OK, let's start with two things about life after that first biglaw job:(1) Unexpected events and/or come-to-jesus moments:
Some people leave the rat race more or less entirely. They drop out and open trendy cupcake shops (I assume this is why there are 4 or 5 per city block in NYC), become the next Scott Turrow, or else have kids and become stay at home parents or high school teachers or something. (2) "Exit options" vary dramatically by geography, practice area, firm reputation, and economic climate:
The numbers are hard to track in general, but these make them much more difficult. I can tell you litigators are having a harder time moving around because of the sea change in litigation, and that patent law seems to be booming. There are growth areas of law and dying areas of law, etc. Also, the big firm game is often like a giant plinko board. People lateral from one firm to another, and veeerrryyy frequently it's from the "better" firms in a practice area to the less-good ones.
I want to start there because it's really hard to generalize. M&A associate in NYC at Skadden is in a different world than real estate lawyer at a midlaw firm in texas. And it becomes very individualized, and down to what people want and try to do - no more OCI means getting data and doing studies just isn't feasible anymore.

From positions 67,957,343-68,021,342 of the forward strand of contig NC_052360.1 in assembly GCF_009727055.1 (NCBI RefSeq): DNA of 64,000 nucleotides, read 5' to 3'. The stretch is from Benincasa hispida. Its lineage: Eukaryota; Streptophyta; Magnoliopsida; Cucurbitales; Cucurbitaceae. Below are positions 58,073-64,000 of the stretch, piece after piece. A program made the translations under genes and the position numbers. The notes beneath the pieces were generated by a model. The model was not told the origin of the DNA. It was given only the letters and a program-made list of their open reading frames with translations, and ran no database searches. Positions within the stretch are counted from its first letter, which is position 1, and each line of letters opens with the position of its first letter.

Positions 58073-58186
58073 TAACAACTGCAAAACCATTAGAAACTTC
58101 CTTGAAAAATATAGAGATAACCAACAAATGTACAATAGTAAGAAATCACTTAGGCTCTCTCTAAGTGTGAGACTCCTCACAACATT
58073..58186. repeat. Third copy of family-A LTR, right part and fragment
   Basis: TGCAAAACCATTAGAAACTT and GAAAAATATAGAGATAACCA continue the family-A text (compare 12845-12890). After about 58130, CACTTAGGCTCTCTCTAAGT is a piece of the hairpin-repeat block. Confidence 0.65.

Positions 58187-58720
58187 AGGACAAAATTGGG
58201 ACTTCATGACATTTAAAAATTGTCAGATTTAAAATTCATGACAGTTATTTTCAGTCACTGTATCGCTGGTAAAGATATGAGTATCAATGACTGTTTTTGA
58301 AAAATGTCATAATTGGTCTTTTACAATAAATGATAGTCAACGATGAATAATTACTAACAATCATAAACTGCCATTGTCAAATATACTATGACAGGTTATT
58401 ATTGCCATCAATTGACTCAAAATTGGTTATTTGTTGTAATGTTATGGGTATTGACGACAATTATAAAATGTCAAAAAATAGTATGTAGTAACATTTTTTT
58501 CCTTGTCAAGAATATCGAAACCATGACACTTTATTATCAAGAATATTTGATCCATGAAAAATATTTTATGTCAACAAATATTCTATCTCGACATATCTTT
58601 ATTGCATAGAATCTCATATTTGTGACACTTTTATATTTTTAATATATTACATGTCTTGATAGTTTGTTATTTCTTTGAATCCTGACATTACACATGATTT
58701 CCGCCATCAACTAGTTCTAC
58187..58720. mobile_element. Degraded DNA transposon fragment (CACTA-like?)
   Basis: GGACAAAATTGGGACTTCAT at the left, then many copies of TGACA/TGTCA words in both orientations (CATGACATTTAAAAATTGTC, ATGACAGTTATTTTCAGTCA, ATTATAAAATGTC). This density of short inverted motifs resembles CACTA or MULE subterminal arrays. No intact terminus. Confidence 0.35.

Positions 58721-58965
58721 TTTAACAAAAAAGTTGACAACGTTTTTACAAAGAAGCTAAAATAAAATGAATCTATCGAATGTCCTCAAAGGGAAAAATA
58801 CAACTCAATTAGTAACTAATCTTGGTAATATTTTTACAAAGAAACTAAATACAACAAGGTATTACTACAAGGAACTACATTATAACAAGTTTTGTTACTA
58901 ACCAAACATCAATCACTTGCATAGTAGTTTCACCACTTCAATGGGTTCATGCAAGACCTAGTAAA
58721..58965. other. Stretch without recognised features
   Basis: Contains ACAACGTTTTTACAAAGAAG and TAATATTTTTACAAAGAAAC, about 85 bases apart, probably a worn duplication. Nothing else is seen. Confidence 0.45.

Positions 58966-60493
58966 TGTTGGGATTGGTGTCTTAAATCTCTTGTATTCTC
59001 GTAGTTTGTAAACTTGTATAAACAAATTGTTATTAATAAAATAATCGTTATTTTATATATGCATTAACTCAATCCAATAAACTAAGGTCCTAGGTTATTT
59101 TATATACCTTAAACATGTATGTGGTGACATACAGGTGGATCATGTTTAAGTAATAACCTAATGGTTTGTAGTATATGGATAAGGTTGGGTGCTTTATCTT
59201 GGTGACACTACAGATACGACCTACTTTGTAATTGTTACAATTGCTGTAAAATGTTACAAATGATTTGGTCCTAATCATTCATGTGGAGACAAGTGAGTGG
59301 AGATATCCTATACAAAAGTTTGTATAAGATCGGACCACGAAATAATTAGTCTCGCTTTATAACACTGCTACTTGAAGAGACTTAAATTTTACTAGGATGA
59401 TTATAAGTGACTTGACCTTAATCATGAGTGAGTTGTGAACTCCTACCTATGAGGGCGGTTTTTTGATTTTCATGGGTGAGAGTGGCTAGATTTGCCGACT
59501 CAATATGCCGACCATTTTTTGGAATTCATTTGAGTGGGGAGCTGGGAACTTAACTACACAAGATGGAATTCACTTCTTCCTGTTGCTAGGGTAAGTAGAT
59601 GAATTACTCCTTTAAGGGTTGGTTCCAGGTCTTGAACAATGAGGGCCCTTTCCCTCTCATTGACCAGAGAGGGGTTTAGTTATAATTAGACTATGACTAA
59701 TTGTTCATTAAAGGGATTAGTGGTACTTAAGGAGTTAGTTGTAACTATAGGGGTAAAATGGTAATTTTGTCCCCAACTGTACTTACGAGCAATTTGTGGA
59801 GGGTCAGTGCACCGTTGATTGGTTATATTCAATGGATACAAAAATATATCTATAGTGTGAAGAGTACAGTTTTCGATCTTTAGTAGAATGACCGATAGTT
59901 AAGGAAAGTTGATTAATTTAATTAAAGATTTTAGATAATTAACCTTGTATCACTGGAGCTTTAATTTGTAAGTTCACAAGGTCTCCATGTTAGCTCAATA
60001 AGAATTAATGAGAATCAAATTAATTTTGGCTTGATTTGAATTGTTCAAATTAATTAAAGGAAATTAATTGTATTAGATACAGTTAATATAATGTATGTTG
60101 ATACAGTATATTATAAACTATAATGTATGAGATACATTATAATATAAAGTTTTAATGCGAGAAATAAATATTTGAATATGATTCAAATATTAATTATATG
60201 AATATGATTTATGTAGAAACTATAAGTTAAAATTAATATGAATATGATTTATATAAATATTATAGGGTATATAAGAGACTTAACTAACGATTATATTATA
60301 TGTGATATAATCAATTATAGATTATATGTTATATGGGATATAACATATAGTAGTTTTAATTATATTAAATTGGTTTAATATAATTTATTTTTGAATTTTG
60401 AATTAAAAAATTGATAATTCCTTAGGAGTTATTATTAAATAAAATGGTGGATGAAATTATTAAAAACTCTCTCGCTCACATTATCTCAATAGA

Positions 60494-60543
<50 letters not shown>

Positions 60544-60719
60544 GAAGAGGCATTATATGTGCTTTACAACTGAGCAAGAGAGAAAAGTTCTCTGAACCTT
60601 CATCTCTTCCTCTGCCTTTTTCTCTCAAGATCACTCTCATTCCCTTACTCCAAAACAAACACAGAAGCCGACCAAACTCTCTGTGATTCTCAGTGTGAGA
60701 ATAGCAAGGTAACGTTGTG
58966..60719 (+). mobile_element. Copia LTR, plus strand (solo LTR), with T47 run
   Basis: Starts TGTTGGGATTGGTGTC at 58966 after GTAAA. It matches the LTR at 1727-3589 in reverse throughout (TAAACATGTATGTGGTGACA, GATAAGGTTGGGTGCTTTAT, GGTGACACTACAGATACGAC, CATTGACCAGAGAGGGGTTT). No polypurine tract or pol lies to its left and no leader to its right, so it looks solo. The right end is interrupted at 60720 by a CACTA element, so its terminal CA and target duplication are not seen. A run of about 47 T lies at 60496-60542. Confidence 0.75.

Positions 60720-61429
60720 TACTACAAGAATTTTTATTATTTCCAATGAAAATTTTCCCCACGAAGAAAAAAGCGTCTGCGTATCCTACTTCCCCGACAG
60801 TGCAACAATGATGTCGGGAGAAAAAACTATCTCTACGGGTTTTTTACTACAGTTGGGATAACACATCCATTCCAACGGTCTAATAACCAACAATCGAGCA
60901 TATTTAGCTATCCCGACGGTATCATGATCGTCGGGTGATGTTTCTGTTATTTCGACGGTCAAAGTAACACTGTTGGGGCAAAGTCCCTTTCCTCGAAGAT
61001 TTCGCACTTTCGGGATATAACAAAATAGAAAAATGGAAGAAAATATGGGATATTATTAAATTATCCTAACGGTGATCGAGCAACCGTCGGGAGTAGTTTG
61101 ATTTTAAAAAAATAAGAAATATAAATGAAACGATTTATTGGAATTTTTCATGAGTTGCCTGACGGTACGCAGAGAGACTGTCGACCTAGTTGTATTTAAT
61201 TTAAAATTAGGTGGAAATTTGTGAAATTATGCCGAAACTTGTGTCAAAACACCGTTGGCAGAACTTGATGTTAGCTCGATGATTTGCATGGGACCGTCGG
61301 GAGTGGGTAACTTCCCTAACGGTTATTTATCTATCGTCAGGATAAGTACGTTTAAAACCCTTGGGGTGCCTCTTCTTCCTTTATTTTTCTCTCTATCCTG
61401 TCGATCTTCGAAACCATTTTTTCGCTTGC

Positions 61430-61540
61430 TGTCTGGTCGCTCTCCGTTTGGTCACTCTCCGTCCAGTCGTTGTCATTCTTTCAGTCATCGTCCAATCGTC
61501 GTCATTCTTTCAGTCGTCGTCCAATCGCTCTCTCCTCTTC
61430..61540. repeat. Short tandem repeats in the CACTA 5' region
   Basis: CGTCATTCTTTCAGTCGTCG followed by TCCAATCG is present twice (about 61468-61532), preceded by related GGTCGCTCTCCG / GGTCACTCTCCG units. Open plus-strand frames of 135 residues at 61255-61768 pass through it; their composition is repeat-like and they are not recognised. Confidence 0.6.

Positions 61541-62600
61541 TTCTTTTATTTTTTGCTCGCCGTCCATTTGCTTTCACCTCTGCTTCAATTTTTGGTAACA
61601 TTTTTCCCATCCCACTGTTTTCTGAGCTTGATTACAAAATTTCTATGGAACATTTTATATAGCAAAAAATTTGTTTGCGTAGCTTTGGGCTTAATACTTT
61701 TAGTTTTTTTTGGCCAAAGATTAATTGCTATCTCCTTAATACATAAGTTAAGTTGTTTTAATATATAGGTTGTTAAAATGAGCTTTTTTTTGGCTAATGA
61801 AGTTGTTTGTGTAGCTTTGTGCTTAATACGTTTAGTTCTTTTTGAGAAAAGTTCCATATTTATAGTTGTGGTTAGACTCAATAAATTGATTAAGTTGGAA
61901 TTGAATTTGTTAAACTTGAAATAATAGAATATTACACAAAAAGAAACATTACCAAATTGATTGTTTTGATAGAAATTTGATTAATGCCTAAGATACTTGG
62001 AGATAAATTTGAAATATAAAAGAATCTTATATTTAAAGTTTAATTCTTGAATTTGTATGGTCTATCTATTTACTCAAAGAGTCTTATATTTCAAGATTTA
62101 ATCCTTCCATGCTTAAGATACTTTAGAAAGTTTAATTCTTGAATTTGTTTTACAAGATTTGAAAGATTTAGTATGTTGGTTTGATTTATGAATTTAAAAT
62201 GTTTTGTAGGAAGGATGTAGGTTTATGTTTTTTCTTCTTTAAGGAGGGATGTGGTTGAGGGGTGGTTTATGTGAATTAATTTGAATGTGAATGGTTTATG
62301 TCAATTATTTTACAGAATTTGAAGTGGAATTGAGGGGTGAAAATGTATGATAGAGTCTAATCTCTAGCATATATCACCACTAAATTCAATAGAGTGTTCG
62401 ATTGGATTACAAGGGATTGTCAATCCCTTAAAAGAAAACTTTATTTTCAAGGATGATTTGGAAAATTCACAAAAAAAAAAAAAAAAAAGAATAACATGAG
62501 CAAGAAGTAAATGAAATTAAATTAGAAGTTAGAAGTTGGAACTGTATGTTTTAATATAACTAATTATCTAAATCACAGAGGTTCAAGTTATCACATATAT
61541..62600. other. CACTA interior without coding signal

On attrition - at gigantic mega firms, something like 5% of each incoming class might make partner. But studies (link not on hand, sorry) suggest that more like 20% of incoming associates from top school will make partner SOMEWHERE. It's important to keep the plinko analogy in mind.
About exit options more broadly:
They 'exist' from very early on. If you really want to move, and are at a decent firm, a call to a head hunter can often get you placed. I know people who have switched big law firms at a year of practice or less. But those are shitty lateral moves, because you're just joining another Name & Ampersand LLP and will probably be starting from the bottom up again.
I can't speak for all associates at all firms, but at good firms I'm familiar with random calls from hundhunters are quite common. While they might not be offering plum jobs, it's a strong indicator of the "you're not going to starve on the street after your stint in biglaw." A lot of the people proclaiming the difficulties of the post-biglaw job search are either ignorant/bitter people who aren't in biglaw, or come from the horror story examples as opposed to the average examples. Good